We all know the fundamentals of banking. Those with excess liquidity pass on that money to a bank for safekeeping while those who need liquidity borrow money from the bank. Of course, banks employ an array of complex financial instruments, but they depend on the deposit/loan cycle for making money – a cycle that comes with inherent risk.

It is no surprise that estimating and pricing this risk is make-or-break enterprise for traditional banks.

The last decade has seen a steady change in the transaction landscape. Just ten years ago, we probably would not have considered paying for a coffee with our bank card – cash was the undisputed king of the small transaction.

This dependence on cash mostly has changed due to the increase of online commerce and new technologies. From purchase of physical goods to subscribing to streaming services, society is mostly happy to transition to a largely cash-less paradigm.

As our behaviour shifts online, we also make changes to our physical world transactions, reducing our cash-purchases to a minimum. With this worldwide behavioral shift comes a significant increase in electronic microtransactions that need a robust and secure infrastructure that can handle the staggering number payments that occur every second.

Enter the Electronic Money Institution. These are financial institutions that are licensed to handle electronic transactions. They give hundreds of millions of daily users a safe and convenient way to make payments within a convenient user interface.

EMIs aren’t new. One could argue that a large part of the success of eBay was the convenience of PayPal as a safe and easy-to-use EMI that millions of users were happy to adopt. That was over two decades ago, and it set the tone for a completely different way of doing business.

As we progress towards a civilization that has electronic money at the core of its end-user transactions, the trend is towards a larger number of transactions that have a smaller value. Large retailers are partnering up with buy-now-pay-later providers to split large purchases into easier monthly payments, the subscription model that was the reserve of entertainment delivery is extending to physical products, and more and more digital products and professional services are being offered as a service. And every one of these transactions is a data-point that tells us something about a consumer’s behavior.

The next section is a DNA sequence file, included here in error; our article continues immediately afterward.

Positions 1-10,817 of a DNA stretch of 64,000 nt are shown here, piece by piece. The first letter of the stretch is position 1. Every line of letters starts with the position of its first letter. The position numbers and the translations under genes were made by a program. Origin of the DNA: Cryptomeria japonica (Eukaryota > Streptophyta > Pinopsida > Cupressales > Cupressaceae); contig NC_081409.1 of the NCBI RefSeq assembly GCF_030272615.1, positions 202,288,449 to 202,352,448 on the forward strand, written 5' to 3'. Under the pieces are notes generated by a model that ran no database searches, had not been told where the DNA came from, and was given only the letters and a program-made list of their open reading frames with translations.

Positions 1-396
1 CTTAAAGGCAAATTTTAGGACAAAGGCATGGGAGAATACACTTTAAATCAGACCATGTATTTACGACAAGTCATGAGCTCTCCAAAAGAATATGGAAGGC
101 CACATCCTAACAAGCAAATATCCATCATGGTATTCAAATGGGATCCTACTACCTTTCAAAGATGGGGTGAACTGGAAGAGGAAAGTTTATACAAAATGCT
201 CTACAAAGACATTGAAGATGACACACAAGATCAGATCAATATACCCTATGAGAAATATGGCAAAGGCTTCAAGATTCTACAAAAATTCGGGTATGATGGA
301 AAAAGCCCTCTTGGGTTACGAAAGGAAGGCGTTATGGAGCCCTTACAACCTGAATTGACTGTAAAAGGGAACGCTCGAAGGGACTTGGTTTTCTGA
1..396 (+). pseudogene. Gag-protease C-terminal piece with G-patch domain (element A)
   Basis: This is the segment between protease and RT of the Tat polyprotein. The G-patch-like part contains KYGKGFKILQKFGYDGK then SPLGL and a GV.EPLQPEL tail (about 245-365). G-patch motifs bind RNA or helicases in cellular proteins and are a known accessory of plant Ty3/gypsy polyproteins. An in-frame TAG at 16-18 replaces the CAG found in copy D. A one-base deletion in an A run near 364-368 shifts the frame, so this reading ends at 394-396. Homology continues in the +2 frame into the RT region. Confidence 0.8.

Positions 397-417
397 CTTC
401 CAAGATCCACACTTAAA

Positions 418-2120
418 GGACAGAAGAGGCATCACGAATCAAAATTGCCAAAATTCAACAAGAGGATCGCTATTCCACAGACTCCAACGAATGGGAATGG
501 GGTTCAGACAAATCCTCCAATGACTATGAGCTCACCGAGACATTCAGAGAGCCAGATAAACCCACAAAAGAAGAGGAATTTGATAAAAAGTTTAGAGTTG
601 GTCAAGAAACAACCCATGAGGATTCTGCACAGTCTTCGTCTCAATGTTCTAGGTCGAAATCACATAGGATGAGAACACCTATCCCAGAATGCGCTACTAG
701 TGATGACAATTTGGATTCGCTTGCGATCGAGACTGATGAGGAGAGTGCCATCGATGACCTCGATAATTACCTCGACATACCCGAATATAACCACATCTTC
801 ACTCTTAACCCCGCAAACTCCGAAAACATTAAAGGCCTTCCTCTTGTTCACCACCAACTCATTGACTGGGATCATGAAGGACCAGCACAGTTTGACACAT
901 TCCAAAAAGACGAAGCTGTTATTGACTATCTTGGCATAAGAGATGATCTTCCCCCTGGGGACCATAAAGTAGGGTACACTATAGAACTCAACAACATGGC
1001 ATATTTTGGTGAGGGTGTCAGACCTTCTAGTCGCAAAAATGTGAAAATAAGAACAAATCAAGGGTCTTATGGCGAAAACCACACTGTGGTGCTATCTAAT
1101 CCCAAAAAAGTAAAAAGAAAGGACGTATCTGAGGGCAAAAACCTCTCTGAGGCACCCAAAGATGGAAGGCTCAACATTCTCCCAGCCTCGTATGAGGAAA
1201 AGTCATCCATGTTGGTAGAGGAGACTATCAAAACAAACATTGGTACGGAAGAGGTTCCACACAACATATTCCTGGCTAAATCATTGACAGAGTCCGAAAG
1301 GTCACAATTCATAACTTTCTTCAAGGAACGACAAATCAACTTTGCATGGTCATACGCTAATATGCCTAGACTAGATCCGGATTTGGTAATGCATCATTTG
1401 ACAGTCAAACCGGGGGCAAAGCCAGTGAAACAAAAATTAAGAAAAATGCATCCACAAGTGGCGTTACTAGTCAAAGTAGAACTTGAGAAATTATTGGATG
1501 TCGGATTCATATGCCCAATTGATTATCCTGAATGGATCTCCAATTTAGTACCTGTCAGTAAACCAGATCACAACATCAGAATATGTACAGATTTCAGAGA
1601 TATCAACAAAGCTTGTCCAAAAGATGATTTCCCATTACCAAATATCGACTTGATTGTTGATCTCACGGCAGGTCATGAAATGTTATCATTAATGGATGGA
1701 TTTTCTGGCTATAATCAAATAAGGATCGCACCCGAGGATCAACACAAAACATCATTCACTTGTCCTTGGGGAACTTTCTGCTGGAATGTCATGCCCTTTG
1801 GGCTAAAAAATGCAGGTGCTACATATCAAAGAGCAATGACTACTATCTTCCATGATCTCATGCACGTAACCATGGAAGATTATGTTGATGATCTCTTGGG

A fundamental difference between banks and EMIs is that EMIs only make money when a transaction is made. This means that they do not use their customers’ money as an instrument, keeping customer’s funds completely free from risk. This extends to the way EMIs treat merchants. Unlike banks, EMIs pass on money that merchants make almost instantly while banks have every reason to delay the transfer of merchant funds.

As banks tend towards making personal client relationships a struggle for almost all categories of clients, EMIs are there to offer uncomplicated access to money to practically everyone.

Of course, they do not compete with banks for the traditional services such as lending and deposits. But, for the average user who wants an app that tells them how much money is in their account and that gives them the ability to pay anyone, anywhere on earth, EMIs represent the future of microtransactions, of consumer behavior data collection, and of uncomplicated payment processing.

The time for all financial services to be delivered by a single entity, such as a legacy bank, is fading fast. Smart business is moving to best-of-breed partners and, for the entire payments supply chain, this means choosing an EMI. The businesses of tomorrow that value security, speed, and simplicity of payments are making the transition, giving their customers a significantly quicker and less complex payments experience. When coupled with the cost benefit and the wealth of customer behaviour data that today’s EMIs provide, it becomes even harder to justify retaining legacy payments providers.

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